1. Corporate Culture. This is a system of shared values and norms that define appropriate attitudes and behaviors for organizational members. Academic research shows that firms with a strong corporate culture are associated with greater operational efficiency, less earnings management, and higher firm value.[4] While corporate culture is important for future performance, it is difficult to measure and quantify its impact. We developed a novel method that seeks to detect cultural values based on analyzing management discussions from earnings calls. Our analysis seeks to reveal the kinds of cultural values held by the top executives of these companies and identify robust corporate cultures.

  2. Management Quality. This has been widely noted as an important indicator for business success. When we evaluate management, we measure diversity, including gender as well as demographic make-ups, and the centrality and connections of board members within the business network. We also look at the degree to which the structure of the management is aligned with the long-term goals of the shareholders. Moreover, we measure the integrity of management by analyzing what type of words are used during earnings call Q&A. Leveraging findings from social psychology, we identify linguistic queues that appear when executives are trying to hide or withhold information.

  3. Human Capital. Talent is the engine for company innovation and continued progress. Numerous studies show that happy employees equate to a workforce that is more productive, more creative and exhibits lower turnover. Using data from social media on employees’ ratings of companies, our research finds that positive employee sentiment creates a positive feedback loop and can be a leading indicator of the firm’s future performance. Additionally, companies that offer training programs and competitive benefits packages often attract and retain talented employees. Empirically, these companies show outperformance and better future ROE.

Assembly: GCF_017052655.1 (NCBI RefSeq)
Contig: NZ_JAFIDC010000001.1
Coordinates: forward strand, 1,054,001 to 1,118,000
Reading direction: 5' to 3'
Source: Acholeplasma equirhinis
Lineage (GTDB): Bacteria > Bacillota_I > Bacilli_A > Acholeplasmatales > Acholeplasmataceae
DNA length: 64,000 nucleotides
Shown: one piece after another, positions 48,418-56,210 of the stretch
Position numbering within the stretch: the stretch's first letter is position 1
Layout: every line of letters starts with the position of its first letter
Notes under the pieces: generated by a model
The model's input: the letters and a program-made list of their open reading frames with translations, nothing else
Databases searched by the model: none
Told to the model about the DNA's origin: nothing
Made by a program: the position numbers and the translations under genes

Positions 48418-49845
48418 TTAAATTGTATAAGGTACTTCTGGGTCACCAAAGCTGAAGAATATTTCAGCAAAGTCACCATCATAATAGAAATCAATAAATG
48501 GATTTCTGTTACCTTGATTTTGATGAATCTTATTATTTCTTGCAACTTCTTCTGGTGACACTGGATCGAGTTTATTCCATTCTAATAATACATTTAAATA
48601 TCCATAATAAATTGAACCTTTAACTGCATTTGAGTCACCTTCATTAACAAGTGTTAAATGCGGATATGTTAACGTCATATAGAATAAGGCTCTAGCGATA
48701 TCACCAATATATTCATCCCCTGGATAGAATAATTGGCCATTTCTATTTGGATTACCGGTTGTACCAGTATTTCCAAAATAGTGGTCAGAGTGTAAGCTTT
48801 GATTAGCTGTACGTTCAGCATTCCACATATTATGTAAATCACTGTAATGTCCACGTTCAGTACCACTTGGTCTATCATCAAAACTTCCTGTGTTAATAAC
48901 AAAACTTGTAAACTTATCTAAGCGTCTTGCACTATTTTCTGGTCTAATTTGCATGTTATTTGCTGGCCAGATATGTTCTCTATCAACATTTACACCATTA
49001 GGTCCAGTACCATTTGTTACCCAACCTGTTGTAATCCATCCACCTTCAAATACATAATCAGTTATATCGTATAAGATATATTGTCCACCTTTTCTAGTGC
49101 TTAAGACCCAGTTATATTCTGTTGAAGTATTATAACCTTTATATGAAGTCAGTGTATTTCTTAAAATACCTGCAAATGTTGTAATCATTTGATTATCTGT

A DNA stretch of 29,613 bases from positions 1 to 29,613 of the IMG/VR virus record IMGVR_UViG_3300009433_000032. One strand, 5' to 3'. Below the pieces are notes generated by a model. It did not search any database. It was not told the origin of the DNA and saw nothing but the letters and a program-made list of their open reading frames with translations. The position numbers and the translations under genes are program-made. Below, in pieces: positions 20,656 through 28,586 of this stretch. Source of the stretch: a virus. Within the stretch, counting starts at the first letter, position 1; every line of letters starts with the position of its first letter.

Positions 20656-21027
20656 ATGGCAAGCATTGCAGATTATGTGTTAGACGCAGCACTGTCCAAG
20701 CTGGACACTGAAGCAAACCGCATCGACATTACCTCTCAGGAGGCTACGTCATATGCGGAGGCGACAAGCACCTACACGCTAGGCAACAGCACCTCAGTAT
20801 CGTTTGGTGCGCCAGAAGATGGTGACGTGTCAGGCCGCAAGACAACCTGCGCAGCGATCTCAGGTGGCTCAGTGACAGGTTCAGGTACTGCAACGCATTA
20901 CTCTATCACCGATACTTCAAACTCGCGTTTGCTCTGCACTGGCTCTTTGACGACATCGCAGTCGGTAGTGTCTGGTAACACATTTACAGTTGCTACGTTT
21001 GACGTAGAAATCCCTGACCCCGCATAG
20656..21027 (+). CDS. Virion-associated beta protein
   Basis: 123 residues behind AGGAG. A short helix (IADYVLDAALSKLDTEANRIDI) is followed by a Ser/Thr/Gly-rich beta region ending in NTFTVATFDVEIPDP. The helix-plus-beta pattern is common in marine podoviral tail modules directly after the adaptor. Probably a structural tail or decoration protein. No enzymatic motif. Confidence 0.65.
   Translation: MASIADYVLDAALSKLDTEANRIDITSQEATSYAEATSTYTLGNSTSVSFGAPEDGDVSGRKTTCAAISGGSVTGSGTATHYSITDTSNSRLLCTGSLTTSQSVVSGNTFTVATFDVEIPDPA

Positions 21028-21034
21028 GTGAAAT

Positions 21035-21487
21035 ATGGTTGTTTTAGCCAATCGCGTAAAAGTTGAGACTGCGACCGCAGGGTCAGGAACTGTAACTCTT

4. Competitiveness. In our globalized business world, companies’ supply chains, competitors, joint ventures, and partnerships can be crucial information for assessing the competitiveness of a company. We model company relationships using computerized models to measure the centrality of a company in their ecosystem: more central firms tend to have a competitive edge over others, as they diversify and better manage their customer-supplier relationships.

Conclusion

We believe intangible assets are an increasingly important portion of a company’s market value. However, intangibles remain more complicated to measure and value than tangibles. The combination of inadequate accounting rules and backward-looking financial statements suggests that managers with the skill and technology to gather and interpret new sources of data will have an edge in generating alpha from signals derived from intangible assets.

References

1. Bloomberg, PanAgora Asset Management, Inc.
2. Ocean Tomo, LLC. Intangible Asset Market Value Study, 2020
3. Traditional value is using B2P factor and Intangible Adjusted Value is using B2P factor with intangibles adjusted for book value, within PanAgora US Large Cap investment universe excluding financials/real estate/utility sectors. The performance has been estimated using long-short baskets (top vs. bottom factor decile, monthly rebalancing). Returns are computed in USD, include gross dividend reinvestments and exclude transaction and other trading related costs. Past performance does not guarantee future results.